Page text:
Intel's PANs, WLANs and soft radio

Our Developer Forum notebook

We used to come to Intel Developer Forums to sniff out speeds and feeds. These days, the most interesting stuff is tangential to Intel's traditional PC business, which has now become so competitive that Intel can't afford to leave an announcement on ice for a major keynote. If the two coincide, all well and good.

But with this PC business in its most serious recession ever, Intel also appreciates that helping infrastructure and markets grow is more important than tightening up the process and ratcheting up the clock frequencies.

So it makes some guesses - some perspicacious, some simply hopeful, and a few quite hilariously hope-less. We'll update this roundup throughout the remainder of the show.

Ultra Wide Band

Back in February, Intel gave the first public demonstration of UltraWideBand networking, which transmits data in short pulses over a wide range of the spectrum. GPS systems didn't stop working, and the world carried on much as before.

UWB performance drops off dramatically: the 400-500 mbps throughput at distances of 10 metres falls to about 25 mbps at 20 metres. So this clearly isn't a cellphone replacement technology, when rural cells span 20 miles. You can build more cells, but technology isn't the problem here, as much as politics: more cells means more planning permits. However, it's a libertarian's wet dream, because they can dream that only an artificial government-created scarcity stands between us and nerdvana, when in fact this artificially-created scarcity stands between us and a mess that looks even worse than the current cellphone free-for-all.

Intel's Carol Jacobsen described it as a promising technology for high speed, short range connectivity, and a bad choice for WLANs. Intel envisages it in a point to point and PAN (personal area networking) successor to Bluetooth. UWB is simply the physical layer of the stack, and a IEEE working group is expected to define the MAC interfaces by 2004, with the first standards-based products hitting the market the following year.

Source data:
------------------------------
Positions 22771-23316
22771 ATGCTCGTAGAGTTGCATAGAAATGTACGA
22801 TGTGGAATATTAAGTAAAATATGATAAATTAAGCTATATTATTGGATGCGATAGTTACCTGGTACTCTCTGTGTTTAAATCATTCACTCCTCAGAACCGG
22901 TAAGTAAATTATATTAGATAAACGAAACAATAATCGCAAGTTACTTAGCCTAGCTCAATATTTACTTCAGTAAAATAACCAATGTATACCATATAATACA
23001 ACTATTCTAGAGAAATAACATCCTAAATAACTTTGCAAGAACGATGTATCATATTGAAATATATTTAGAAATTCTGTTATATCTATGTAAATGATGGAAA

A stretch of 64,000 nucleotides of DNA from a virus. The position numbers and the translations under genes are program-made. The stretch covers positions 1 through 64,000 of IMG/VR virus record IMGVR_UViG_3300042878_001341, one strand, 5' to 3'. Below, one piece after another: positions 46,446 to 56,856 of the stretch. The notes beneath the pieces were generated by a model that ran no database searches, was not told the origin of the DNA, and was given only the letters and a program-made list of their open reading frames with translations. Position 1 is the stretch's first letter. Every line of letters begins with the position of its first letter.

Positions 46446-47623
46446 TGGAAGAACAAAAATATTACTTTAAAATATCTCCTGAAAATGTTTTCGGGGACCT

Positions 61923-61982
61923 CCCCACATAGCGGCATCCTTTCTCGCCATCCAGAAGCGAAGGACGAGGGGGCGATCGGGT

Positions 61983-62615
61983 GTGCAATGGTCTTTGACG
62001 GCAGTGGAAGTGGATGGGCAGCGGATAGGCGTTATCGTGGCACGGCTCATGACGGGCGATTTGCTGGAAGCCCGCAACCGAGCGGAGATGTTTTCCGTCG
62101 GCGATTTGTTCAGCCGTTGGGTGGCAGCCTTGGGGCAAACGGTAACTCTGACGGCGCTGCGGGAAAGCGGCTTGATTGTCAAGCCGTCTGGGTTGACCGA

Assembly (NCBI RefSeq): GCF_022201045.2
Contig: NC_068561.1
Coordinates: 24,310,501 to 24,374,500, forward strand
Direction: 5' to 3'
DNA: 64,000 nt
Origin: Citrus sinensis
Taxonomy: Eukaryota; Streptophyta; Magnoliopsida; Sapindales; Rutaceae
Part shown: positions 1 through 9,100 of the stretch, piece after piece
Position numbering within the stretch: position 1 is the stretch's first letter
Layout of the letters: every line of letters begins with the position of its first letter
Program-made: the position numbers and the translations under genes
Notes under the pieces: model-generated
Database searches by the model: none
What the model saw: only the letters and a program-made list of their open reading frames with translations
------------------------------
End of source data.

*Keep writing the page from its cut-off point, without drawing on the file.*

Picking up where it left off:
Bluetooth MIA

But not without a hitch, if we can take Sean Maloney at his word. The Brit runs Intel's network division and told us yesterday that every new network technology gets a good kicking before it's finally accepted by the market. Bluetooth had just received such a kicking, he said.

Maloney dissed suggestions that we have years and years of excess capacity in our communications infrastructure after the latest splurge of capital investment, and he expected to see growth in the network market. Where, I asked him? Most of the decisions for deploying 2.5G and 3G had already been taken. Maloney said he expected explosive growth from 802.11 networks. (Intel is building 802.11 support into its mobile chipsets).

That was the only mention of Bluetooth, which is odd, as figures here suggest Bluetooth will be shipping as many units in a week as 802.11 will in a year. (Note: this is a Bluetooth vendor writing, and can hardly be expected to be unbiased, but unless cellphones are banned overnight, the trend is clear).

Where Intel should step in, is to create a clean and free Bluetooth stack for every PC operating system under the sun. Microsoft has veered between dissing Bluetooth and hugging it to death, and while device to device connections are OK, device to PC connectivity is a mess.

Maloney's point, that process improvements (9 nanometers imminent, 6 next) permit much more integration, was amplified in a Labs Wireless session later yesterday, which reiterated the goal to put the analog parts of radio onto the chip. This "soft radio" project could take seven years.

This was one of many talks that grappled with the problem of intelligent roaming between network technologies. How could we take our notebook PC from a meeting at a wireless hotspot, and keep our connection on the packet data network provided by the cellphone carrier?

"If I could solve that problem I'd be the richest man in the world," he said.

"I think Nokia already has," whispered my friend from The Guardian, who pointed out that the Finns already have an 802.11 card with a GPRS SIM built-in.

And they're not alone, for the industry crossed this river about a year ago. Carriers were once terrified of 802.11, and wanted to squeeze every second of airtime out of users. Now they're broke, and 3G revenues are a long way away, and squabbling over pennies isn't so clever. Every carrier is embracing WLAN hotspots, and we'll see some interesting client devices as a result.

But perhaps not quite as Intel envisages. One of its concept designs, a "Digital Briefcase" was a lunchbox-sized device that included biometrics ... a video camera! .... with MPEG playback! ... wireless capabilities! ... and a color screen! In other words, it looked like one of these, which is somewhat smaller than a lunchbox, as you know.

Aaarggh. Sometimes the most instructive gift you can possibly give a labs-bound wireless engineer isn't an oscilloscope, but a return plane ticket to Finland or Sweden. ®

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